plaster is built up around the rod, the inside templated put on the rod, and the template is turned around until the plaster is in the shape of the core - then wax is applied to the plaster, and the outer template is put on the rod (same center, you see), and turned on the wax until the outer shape is formed. The wax is removed and cast----voila.
John, I suppose this is a method for casting hand-bells? At the
Whitechapel Bell foundry near London they use a slightly different
method for larger church bells. Still have the board and two
templates, but no plaster and no wax. The moulding material is
traditionally a mixture of loam, clay and horse manure, though today
they tend to use more chopped straw than manure, except for
They make two shapes. One is the core, formed upright on the
baseboard. The other is formed with the shape of the outside of the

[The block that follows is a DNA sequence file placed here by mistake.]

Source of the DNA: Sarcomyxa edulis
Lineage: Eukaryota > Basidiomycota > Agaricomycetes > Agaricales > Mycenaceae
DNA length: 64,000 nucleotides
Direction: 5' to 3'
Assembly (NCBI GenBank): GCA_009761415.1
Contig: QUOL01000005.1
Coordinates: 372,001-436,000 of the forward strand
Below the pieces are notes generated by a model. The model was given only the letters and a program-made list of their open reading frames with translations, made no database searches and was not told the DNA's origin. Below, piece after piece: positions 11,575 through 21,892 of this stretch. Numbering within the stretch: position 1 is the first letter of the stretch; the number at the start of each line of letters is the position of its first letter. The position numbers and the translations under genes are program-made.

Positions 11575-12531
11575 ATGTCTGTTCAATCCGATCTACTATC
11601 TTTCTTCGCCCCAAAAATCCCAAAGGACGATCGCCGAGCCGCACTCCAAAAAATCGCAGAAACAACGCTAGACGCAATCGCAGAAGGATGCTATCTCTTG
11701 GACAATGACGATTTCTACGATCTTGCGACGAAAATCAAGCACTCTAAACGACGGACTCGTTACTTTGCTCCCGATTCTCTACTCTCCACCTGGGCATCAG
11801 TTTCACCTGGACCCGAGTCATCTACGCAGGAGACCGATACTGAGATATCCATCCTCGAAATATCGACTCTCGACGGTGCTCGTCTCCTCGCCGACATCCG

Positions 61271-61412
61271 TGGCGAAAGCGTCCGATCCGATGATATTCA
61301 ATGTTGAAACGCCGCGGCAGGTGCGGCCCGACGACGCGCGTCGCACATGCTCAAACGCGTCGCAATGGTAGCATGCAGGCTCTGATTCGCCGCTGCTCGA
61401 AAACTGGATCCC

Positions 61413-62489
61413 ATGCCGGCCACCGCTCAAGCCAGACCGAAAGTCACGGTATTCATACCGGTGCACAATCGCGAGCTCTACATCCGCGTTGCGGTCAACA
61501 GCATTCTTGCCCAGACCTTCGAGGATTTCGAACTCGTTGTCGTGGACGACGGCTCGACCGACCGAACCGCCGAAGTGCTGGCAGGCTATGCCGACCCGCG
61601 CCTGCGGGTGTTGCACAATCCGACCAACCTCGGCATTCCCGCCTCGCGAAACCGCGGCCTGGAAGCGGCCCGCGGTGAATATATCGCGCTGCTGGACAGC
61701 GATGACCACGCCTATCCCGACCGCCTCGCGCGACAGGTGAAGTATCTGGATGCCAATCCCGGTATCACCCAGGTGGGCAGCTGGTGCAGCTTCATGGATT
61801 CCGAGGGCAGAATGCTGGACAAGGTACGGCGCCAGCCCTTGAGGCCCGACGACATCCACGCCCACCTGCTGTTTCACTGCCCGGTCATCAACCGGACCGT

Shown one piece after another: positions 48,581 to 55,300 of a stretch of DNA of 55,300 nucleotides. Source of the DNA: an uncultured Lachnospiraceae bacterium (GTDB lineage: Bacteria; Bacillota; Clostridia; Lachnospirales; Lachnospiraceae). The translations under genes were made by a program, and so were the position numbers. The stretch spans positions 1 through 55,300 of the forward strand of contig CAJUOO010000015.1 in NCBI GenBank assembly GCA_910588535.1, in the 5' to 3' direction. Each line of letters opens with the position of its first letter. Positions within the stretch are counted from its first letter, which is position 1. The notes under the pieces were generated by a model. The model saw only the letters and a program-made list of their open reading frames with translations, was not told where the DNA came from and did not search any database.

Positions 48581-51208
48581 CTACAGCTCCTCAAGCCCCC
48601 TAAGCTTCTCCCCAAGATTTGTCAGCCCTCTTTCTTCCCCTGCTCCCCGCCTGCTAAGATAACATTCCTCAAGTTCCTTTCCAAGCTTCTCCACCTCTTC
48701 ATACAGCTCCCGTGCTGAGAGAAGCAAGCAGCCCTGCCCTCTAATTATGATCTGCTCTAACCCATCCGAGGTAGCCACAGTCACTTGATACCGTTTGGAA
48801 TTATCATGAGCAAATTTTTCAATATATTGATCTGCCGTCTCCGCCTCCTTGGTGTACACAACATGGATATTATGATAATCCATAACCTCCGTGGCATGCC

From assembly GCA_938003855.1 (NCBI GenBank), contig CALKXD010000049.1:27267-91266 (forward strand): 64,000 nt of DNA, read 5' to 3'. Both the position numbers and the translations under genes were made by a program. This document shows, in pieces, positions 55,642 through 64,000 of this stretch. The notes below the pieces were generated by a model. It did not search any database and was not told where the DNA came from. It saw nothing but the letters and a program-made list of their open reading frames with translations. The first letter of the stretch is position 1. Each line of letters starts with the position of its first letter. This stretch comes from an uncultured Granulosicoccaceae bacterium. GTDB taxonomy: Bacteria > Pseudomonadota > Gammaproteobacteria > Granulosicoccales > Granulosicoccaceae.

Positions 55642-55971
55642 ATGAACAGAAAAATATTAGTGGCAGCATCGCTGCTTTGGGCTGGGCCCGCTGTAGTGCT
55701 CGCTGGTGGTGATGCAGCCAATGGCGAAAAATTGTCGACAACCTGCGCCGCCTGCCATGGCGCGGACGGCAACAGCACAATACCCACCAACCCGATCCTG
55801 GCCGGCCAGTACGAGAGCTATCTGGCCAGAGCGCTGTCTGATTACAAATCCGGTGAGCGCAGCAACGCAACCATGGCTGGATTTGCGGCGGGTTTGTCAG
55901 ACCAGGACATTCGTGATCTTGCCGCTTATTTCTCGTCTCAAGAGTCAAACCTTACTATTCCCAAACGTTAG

bell on its inside, and is made inverted. Both are allowed to dry
out somewhat before use. Any required lettering (and there is
usually some for church bells and commemorative bells) is made by
impressing metal letter shapes into the surface of the outer piece.
The outer is then inverted (using a small crane) and placed over the
core for casting.
Well rung hand-bells are a truly delightful sound, which I don’t get
to experience half often enough. I once had the job of specifying
all the ancillary fittings for a multi-purpose building that was to
be used for part of the time as a Christian church, and I included a
small peel of bells, specifying that they had to come from the
Whitechapel foundry. Pity it was axed in a sweep of cost saving.
Kevin (NW England, UK)